The Château Frontenac enters its 125th year of glitz & glamour

The prestigious hotel will be holding events throughout the year, and most of them will be free, says hotel's executive director, Robert Mercure.

Luxury hotel commits to free events, accessible to all during coming year's activities

Château Frontenac towers over the St. Lawrence on a wintry Quebec City day. The famous hotel's 125th birthday celebrations got underway Monday. (Julia Page/CBC)

If these walls could talk.

Quebec City's Château Frontenac, one of Canada's most recognizable architectural gems, which turns 125 years next year, has seen nobility and rock stars roam its expansive hallways.

World leaders strategized in secret in its conference rooms.

The prestigious copper-spired hotel that towers above the St. Lawrence River will be holding events throughout the year to mark its 125th anniversary, and most of them will be free so that everyone can partake in them, said the hotel's executive director, Robert Mercure. 

"We're all owners of the Château. We want it to be accessible and for all Quebecers to feel welcome here," Mercure said. 

The Château Frontenac opened its doors on Dec.18, 1893, as part of a push by Canadian Pacific Railway to drive luxury tourism across the country. 

'More than 125 years of history'

Robert Mercure, executive director of the Château Frontenac, inaugurates the hotel's 125th year. (CBC)

"It resides literally on the birthplace of Canada and New France,'' Mercure said. 

The hotel is built on Cap Diamant, a stone's throw from the Plains of Abraham and near the spot where the explorer Samuel de Champlain landed before founding New France.

It is built on the foundations of Château Saint Louis and Château Haldimand, where governors of New France resided.

When it opened, it had 170 rooms, but it's been expanded several times since and now has more than 600 rooms.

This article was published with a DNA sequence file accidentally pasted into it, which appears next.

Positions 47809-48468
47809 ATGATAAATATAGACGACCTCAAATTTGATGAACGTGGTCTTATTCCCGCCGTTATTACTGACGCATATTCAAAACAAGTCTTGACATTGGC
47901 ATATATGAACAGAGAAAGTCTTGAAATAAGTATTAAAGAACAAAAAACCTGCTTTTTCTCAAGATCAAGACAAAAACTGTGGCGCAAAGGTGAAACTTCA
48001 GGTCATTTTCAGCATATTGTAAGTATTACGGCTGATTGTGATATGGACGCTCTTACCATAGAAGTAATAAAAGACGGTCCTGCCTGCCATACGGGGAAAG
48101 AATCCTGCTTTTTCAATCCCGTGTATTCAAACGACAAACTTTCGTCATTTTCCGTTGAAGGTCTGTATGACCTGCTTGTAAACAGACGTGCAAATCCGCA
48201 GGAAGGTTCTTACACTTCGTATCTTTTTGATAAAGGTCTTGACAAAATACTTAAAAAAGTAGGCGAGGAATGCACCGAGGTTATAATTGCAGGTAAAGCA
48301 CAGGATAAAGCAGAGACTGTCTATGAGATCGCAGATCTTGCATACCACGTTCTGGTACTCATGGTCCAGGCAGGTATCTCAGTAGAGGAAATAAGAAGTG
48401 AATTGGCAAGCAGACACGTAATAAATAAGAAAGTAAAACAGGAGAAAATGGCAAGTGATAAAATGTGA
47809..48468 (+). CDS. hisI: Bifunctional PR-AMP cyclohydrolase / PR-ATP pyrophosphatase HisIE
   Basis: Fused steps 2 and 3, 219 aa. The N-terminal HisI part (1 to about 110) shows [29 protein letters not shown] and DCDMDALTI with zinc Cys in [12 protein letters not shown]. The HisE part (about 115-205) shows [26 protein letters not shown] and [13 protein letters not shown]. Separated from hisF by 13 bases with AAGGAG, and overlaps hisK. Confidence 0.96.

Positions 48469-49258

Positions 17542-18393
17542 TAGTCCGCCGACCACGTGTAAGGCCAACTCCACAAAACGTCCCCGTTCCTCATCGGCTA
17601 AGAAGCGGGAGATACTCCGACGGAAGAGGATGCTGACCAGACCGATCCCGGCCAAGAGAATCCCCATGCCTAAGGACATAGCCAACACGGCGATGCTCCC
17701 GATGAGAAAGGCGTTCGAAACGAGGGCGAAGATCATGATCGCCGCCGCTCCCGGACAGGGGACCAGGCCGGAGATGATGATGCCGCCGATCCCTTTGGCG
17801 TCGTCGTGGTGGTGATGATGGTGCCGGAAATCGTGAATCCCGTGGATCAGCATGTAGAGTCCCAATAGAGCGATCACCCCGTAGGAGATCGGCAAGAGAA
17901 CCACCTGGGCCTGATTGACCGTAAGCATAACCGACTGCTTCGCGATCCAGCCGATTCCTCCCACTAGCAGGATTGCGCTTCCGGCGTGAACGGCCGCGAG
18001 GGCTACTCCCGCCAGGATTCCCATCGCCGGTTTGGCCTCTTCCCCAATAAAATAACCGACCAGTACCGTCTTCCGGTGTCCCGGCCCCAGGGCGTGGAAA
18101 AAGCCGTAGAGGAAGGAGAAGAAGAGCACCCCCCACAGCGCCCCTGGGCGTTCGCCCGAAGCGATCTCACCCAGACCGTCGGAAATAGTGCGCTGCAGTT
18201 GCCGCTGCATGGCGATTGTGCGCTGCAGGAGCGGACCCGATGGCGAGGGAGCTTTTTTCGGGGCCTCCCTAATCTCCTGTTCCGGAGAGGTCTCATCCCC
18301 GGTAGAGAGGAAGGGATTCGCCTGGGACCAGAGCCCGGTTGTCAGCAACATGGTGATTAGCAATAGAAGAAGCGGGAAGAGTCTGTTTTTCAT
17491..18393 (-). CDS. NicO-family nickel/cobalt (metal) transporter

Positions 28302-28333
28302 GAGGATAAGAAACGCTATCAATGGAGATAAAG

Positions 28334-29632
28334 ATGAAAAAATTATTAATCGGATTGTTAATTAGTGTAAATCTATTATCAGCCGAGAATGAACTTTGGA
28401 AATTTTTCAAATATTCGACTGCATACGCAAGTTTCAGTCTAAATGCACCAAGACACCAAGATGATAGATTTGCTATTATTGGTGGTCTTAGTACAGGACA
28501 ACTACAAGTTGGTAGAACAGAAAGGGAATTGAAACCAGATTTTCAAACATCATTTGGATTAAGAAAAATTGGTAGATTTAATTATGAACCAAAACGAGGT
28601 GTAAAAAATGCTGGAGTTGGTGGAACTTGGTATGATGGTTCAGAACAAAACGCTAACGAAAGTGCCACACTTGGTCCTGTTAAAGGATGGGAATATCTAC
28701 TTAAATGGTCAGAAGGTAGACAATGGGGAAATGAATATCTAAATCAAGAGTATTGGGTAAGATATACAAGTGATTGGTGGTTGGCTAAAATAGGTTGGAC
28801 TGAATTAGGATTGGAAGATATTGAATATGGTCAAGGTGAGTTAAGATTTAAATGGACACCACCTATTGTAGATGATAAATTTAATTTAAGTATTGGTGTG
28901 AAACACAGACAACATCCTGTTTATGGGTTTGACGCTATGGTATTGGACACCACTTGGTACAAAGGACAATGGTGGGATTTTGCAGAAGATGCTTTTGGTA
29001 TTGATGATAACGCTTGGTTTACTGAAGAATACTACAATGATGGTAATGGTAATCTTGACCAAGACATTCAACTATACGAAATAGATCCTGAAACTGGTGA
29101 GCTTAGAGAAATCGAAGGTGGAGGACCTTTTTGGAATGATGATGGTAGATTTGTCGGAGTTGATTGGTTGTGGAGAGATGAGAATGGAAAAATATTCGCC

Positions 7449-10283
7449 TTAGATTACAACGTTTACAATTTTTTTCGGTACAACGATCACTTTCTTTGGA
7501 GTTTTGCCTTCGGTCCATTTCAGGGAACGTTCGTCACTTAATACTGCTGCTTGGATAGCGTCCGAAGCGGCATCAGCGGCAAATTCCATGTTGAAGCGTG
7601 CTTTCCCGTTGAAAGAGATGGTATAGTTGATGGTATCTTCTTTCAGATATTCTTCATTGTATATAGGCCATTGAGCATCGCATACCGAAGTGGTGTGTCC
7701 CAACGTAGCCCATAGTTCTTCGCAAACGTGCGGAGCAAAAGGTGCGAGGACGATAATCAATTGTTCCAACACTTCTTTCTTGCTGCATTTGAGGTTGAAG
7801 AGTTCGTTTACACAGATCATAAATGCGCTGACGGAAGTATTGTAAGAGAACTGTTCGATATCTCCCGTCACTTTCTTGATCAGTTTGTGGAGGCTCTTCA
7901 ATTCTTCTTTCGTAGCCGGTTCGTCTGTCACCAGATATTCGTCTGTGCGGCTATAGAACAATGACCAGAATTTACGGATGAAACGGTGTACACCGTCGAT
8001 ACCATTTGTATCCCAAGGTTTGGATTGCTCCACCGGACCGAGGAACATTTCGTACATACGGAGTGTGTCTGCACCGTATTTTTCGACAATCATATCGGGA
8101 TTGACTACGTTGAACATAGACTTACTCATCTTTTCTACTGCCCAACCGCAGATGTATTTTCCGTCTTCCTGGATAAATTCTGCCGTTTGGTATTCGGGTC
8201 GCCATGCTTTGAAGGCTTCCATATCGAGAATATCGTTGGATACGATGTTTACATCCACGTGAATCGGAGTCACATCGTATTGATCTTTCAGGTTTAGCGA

The Château Frontenac can be seen from kilometres away. (Julia Page/CBC)

The Château Frontenac was designed by the American architect Bruce Price, who also drew up the plans for Montreal's Viger Station near the Old Port, as well as Windsor Station, near the Bell Centre. 

Guest registry filled with names of famous

The château has buzzed with glitz and glamour as long as it's been around, its guest registry signed by celebrities, politicians and athletes — among them Queen Elizabeth II, Céline Dion, Paul McCartney, Princess Grace of Monaco and Charlie Chaplin.

Queen Elizabeth II and Prince Philip stayed at the Château Frontenac during one of their royal tours. (CBC)

The highly secret Québec Conferences of 1943 and 1944 were held at the Frontenac.

Canadian Prime Minister William Lyon Mackenzie King hosted members of the Allied Forces, including U.S. president Franklin D. Roosevelt and British Prime Minister Winston Churchill there, as they planned the future course of the war.

British Prime Minister Winston Churchill and Canadian Prime Minster William Lyon Mackenzie King arrive at the Château Frontenac in the 1940s, during one of the two Québec Conferences hosting the Allies of World War Two. (CBC)

The final details of Italy's surrender were worked out there.

Later, Alfred Hitchcock took a liking to the castle-like building. Hitchcock filmed I Confess there in 1953. 

Revamped, but ghost of Frontenac lingers

On Monday, the hotel hosted high tea, and actors personifying colonial Quebec figures, including de Champlain and Louis de Buade, Comte de Frontenac gave visitors and journalists a tour.

The hotel, a National Historic Site and part of the historic district of Old Quebec, recognized as a UNESCO World Heritage Centre, is characterized by its 12 kilometres of cavernous hallways, sparkling chandeliers, elaborate stonework and shining brass accents. 

The Château's lobby's ceilings were painted blue when it was renovated in 2013-2014 in an effort to brighten up the space. (CBC)

It underwent $75 million in renovations in 2013 and 2014. The changes included brightening the interior with fresh coats of icy blue paint, revamping the hotel's restaurants and three-fifths of its rooms. 

However,  the ghost of Frontenac still haunts the château, said Bernard Crustin, who incarnated de Champlain Monday, with a knowing smile. 

With files from Angelica Montgomery and Radio-Canada